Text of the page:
Modesto councilwoman pitches public safety tax — Modesto Councilwoman Kristi Ah You would like to see a sales tax increase on the November ballot to pay for hiring more police officers and for other public safety resources. She is proposing a half-cent special tax that could be spent only on public safety and would end after seven years. Unlike general taxes, which require majority approval and can be used for a variety of purposes, a special tax requires two-thirds approval and can be used only for its designated purpose. Modesto Bee article

CalPERS cuts hundreds of misreported pensions – Triggering at least two lawsuits, CalSTRS has cut the pensions of hundreds of retired teachers because extra work or pay was misreported as earnings for pensions, not for a 401(k)-style individual investment benefit with a guaranteed minimum return. Calpensions article

FHA home loans were getting cheaper until Trump suspended a rate cut.  What comes next? – An hour after Donald Trump took the oath of office last month, his administration caught the attention of the real estate industry when it abruptly suspended a planned cut in Federal Housing Administration mortgage-insurance premiums. LA Times article

Think you didn’t deserve that parking ticket? Here’s why you may be right — Two downtown Sacramento visitors report they got parking tickets last week under mysterious circumstances. They paid the meter. But when the came back to their cars – with what they thought was plenty of time to spare – the meter was back at zero, and there was a ticket on the windshield. How is that possible?  Sacramento Bee article


Experts: State left with few options while trying to avert disaster at Oroville Dam – As Oroville Dam operators worked into the night Sunday to try to prevent collapse of the emergency spillway, independent engineering experts said the state has few options at its disposal.  Sacramento Bee article

Evacuees jam roads heading away from Oroville Dam: ‘It’s a zoo’ – The unprecedented evacuation order for more than 100,000 people in eastern Sacramento Valley communities along the Feather River frayed nerves and jammed roads late Sunday.  San Francisco Chronicle articleLA Times articleSacramento Bee article

Too much water: How Oroville Dam problems became a crisis – The mass evacuations underway below the Oroville Dam capped a week of frantic efforts to prevent flooding as America’s tallest dam reached capacity and its main spillway was severely damaged. Here is a brief explanation of the events so far. Sacramento Bee article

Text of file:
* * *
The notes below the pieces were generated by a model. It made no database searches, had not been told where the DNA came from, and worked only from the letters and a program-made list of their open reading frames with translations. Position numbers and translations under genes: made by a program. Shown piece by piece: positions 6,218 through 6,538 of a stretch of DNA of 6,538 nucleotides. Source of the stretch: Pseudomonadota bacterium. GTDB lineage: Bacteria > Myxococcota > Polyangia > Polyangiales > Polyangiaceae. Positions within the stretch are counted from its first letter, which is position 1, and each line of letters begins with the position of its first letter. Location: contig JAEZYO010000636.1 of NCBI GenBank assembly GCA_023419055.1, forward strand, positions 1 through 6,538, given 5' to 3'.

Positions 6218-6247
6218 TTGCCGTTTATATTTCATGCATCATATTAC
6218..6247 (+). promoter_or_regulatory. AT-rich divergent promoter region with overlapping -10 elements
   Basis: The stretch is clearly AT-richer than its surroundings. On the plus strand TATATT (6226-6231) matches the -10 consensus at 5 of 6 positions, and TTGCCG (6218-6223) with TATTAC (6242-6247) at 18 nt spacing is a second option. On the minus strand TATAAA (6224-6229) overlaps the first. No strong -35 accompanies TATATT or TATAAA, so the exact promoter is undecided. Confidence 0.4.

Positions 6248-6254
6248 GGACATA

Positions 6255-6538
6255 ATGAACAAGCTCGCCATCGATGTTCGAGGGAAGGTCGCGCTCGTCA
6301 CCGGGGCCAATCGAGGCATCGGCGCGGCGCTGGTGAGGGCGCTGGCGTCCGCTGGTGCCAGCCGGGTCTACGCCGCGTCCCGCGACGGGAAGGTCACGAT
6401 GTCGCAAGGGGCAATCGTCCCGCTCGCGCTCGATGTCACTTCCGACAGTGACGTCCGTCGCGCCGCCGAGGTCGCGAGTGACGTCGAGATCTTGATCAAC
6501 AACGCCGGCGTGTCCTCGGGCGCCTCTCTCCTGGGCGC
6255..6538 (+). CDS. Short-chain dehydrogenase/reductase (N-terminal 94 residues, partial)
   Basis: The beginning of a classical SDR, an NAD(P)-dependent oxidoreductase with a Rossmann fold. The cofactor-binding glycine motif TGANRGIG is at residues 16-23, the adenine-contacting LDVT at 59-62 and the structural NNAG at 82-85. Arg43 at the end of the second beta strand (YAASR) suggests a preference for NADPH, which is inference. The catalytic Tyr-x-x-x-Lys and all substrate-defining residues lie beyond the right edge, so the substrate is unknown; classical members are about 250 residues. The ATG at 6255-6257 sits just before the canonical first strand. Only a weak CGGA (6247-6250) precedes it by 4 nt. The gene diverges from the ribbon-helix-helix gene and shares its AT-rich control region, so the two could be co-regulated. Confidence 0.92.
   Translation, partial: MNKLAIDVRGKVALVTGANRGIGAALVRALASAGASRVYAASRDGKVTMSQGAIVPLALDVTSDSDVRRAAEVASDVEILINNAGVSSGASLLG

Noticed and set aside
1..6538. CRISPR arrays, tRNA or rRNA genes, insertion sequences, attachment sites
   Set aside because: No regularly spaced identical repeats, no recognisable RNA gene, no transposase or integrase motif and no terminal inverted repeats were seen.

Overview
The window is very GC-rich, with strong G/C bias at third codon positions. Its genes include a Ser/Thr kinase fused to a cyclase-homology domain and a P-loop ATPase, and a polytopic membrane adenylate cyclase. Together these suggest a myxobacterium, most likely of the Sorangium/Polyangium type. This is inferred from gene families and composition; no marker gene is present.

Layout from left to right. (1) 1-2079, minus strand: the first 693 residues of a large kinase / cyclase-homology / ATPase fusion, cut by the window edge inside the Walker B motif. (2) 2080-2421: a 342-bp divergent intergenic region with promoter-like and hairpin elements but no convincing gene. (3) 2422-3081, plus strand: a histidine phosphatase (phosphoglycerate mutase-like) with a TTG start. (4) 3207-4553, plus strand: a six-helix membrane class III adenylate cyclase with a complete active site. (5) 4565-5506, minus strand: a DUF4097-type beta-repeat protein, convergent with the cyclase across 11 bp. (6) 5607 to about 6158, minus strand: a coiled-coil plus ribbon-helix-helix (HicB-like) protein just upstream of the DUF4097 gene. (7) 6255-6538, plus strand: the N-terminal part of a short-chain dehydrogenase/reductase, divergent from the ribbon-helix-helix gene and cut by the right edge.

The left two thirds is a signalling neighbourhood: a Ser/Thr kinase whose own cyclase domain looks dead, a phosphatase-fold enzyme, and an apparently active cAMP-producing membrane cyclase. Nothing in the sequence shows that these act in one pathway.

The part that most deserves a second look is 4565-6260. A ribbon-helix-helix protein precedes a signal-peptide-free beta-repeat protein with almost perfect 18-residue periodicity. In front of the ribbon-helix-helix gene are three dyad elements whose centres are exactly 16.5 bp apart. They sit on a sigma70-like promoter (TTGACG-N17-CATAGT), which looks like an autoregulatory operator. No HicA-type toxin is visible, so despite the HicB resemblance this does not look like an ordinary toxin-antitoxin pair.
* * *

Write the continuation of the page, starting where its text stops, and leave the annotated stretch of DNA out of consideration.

Honoring Chinese farmers in the Valley — Margaret Moholt says she’s proud to be an American because there’s no other country like it. “It gives the common man a good life,” she said. “This is the country where people get to write the script of their life and be the driver of their destiny.” Moholt, who was born in China, was one of two speakers at the opening reception of the exhibit “Happiness, Prosperity, Longevity: Chinese Experience in Tulare County.” The opening is the latest exhibit to debut at the Tulare County Farm Labor and Agriculture Museum at Mooney Grove Park. Visalia Times-Delta article


Fresno State’s Red Wave turns into Gray Wave as Bulldogs struggle to attract young fans — The empty seats at Bulldog Stadium and Save Mart Center for Fresno State football and basketball games are a troubling sign, but declining attendance is only part of a larger problem for an athletic department intending to get bigger and better. The famed Red Wave, which helped build those venues and has served Fresno State athletic interests so well for so long, is going gray. And as is the case for most of the nation’s Division I schools, the athletic department is struggling to entice younger fans to games and build a sustainable base of season-ticket sales that account for a significant portion of its revenue. Fresno Bee articleMarek Warszawski column in Fresno Bee: ‘Gray Wave can’t sustain Fresno State sports by itself much longer’